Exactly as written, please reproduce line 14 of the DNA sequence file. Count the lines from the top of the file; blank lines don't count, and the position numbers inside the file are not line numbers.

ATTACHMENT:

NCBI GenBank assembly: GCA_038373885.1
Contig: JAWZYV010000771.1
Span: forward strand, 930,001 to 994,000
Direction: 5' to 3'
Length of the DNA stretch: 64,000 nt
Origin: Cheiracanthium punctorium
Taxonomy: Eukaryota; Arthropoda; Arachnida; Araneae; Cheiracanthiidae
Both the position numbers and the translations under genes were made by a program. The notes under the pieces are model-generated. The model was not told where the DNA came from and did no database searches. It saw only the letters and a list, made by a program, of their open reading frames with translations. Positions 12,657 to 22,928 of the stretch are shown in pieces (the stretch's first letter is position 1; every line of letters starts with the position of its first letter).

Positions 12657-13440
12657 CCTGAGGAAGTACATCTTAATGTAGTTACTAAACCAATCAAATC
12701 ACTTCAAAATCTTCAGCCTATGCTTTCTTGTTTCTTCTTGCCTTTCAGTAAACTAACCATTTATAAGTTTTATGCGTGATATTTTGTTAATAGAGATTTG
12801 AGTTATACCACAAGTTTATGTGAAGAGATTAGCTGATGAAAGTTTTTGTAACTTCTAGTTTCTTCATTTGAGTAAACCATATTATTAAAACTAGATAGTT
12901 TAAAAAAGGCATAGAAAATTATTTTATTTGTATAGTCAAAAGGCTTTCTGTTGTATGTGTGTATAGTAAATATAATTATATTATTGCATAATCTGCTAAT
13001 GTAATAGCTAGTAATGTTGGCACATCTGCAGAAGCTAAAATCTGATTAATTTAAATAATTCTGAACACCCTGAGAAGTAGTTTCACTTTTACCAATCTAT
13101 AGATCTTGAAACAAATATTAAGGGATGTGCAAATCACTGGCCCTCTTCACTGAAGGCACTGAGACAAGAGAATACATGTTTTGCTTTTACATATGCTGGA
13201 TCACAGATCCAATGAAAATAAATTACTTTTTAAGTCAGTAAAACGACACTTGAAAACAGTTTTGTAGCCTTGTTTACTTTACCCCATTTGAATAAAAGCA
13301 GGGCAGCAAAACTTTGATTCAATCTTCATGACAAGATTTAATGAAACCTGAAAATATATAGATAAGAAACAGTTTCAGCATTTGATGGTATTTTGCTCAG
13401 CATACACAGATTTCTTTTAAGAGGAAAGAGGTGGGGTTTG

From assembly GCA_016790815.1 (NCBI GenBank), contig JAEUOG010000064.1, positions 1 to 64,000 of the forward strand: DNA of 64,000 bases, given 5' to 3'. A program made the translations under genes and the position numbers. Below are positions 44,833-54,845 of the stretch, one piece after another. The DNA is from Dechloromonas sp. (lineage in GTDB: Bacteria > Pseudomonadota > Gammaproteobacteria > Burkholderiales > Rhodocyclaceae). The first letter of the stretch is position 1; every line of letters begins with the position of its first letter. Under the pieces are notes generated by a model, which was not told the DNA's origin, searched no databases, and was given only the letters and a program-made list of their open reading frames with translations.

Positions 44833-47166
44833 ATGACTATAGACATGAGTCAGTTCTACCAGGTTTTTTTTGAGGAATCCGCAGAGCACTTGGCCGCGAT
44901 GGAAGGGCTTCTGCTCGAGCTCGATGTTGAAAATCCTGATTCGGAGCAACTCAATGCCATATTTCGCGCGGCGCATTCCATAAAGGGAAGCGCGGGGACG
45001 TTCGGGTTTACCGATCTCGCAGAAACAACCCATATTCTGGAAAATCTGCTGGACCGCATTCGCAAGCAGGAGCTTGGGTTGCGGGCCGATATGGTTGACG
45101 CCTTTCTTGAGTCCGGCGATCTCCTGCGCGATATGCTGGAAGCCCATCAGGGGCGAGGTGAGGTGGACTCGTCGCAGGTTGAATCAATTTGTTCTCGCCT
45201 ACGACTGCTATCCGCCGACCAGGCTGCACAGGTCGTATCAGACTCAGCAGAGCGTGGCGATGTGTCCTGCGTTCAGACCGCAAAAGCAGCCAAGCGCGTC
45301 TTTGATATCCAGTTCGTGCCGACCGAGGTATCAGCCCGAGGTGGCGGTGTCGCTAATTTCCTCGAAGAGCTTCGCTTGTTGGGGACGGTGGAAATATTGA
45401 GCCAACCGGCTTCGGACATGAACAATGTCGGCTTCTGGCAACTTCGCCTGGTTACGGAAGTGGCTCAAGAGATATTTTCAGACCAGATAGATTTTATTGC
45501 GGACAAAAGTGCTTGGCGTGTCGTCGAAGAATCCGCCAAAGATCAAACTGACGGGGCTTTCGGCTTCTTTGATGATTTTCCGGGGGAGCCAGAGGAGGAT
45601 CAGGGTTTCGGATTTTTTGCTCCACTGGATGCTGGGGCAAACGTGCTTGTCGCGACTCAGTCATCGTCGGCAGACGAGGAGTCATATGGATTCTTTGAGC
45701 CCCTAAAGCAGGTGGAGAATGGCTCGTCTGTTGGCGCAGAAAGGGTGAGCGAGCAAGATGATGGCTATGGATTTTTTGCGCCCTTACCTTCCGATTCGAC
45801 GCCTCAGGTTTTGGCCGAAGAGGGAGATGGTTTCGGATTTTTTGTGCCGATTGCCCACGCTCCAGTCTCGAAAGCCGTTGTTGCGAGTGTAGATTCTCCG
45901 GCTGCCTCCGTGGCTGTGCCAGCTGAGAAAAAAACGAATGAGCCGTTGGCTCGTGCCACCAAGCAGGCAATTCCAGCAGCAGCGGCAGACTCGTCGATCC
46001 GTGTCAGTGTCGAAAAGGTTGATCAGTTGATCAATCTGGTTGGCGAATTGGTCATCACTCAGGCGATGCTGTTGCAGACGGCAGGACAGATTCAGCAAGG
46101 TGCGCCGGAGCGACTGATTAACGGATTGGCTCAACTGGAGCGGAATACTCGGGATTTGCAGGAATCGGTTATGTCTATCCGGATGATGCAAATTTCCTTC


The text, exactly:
13001 GTAATAGCTAGTAATGTTGGCACATCTGCAGAAGCTAAAATCTGATTAATTTAAATAATTCTGAACACCCTGAGAAGTAGTTTCACTTTTACCAATCTAT